I know a lot of people who hate the idea of setting goals. This aversion can make it difficult, if not impossible, to accomplish anything useful—except by accident. I believe the reluctance to set goals stems from the way we were forced to set them and ignore them in favor of 10,000 trivial tasks in the corporate world—only to be punished for not accomplishing them in our annual review.
Yes, I’m talking to you, computer industry!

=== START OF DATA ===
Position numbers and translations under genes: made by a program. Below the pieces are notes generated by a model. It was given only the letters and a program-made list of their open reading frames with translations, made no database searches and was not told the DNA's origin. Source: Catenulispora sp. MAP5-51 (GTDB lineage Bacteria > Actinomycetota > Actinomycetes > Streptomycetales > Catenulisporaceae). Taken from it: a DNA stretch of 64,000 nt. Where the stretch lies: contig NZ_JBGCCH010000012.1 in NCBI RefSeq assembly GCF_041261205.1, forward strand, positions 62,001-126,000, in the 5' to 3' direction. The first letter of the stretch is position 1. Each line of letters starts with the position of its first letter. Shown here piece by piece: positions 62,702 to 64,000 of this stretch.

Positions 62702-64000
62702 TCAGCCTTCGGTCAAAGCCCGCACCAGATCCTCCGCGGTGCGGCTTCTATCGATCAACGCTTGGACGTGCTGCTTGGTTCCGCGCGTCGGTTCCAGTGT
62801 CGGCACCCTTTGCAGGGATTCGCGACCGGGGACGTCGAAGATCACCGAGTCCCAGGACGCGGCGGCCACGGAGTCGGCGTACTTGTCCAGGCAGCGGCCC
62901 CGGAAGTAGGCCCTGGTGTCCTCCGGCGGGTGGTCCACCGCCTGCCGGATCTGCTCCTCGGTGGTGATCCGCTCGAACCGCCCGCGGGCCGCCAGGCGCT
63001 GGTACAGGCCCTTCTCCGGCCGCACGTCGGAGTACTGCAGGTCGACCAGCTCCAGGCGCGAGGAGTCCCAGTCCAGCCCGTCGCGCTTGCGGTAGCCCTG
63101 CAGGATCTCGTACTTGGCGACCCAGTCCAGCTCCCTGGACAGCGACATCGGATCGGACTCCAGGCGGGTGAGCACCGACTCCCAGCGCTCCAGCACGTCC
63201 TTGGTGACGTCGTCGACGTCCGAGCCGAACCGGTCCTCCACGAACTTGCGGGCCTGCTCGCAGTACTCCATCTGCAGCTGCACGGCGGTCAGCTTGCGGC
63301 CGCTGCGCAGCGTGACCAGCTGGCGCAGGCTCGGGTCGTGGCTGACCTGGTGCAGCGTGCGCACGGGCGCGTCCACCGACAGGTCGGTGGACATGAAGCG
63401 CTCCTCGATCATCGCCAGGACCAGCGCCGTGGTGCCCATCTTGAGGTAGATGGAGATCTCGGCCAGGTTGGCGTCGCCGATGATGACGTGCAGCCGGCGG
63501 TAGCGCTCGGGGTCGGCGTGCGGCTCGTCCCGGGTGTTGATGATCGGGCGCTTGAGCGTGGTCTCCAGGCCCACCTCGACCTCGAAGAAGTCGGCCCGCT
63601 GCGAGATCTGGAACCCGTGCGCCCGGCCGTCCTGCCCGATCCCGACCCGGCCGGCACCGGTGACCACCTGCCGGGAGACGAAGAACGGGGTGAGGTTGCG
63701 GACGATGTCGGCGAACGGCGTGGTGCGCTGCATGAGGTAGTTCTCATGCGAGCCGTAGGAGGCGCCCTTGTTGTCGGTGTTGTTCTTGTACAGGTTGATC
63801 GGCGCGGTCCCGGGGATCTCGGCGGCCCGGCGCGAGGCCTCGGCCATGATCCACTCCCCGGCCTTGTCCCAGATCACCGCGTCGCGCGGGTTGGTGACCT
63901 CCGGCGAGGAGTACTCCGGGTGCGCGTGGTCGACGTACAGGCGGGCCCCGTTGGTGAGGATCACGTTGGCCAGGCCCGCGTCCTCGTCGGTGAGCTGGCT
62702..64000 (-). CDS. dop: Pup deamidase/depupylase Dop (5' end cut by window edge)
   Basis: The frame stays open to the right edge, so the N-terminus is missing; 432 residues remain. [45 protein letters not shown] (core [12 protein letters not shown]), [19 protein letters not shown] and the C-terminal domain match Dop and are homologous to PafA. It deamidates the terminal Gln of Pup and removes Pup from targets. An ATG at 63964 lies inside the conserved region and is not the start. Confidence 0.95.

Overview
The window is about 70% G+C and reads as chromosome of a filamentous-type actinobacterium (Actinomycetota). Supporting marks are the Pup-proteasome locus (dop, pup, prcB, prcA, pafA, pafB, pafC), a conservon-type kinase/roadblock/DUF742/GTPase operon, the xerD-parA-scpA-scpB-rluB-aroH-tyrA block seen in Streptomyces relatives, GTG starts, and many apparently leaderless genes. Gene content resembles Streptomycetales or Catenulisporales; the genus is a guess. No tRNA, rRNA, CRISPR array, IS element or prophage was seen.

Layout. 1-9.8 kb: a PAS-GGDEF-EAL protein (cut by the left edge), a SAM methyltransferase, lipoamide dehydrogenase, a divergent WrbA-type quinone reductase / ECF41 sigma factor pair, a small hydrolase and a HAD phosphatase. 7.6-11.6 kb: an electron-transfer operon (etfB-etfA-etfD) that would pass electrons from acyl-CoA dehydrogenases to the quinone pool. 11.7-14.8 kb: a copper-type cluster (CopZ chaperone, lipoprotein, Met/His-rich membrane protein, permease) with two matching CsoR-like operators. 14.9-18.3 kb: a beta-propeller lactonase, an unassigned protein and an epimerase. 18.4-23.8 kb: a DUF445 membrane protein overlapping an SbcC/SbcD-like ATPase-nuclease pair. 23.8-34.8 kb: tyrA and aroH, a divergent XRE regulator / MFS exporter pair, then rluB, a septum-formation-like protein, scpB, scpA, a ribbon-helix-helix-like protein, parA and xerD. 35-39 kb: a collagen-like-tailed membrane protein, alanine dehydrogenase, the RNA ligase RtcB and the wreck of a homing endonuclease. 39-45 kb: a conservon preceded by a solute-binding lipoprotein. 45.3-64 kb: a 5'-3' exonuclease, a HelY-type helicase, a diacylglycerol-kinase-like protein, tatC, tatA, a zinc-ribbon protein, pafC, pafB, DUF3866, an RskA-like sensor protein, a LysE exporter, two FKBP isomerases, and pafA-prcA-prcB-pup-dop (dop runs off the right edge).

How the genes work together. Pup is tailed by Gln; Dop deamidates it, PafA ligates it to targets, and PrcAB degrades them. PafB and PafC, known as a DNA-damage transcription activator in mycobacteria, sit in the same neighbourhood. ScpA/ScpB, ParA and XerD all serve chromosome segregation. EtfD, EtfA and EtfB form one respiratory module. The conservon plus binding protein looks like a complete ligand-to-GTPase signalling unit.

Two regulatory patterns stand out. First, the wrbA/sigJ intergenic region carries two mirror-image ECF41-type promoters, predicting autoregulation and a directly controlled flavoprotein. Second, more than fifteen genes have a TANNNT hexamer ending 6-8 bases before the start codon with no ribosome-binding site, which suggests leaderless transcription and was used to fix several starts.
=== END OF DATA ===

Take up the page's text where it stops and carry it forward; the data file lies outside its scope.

But I have come to view goal setting as a spiritual practice. It focuses your intent on what matters to you.
All of your goals should derive from your personal values or principles. But you must first identify what those are. Once you do, you can use them to determine whether the 10,000 things that beset you in the course of your daily life support your values or distract you from them. With well-defined goals, you can quickly determine which tasks are important, which you should do now, which you should put off, and which you should ignore. Many of the things that seem urgent in the moment resolve themselves if you ignore them, but others can still come back to bite you in the butt.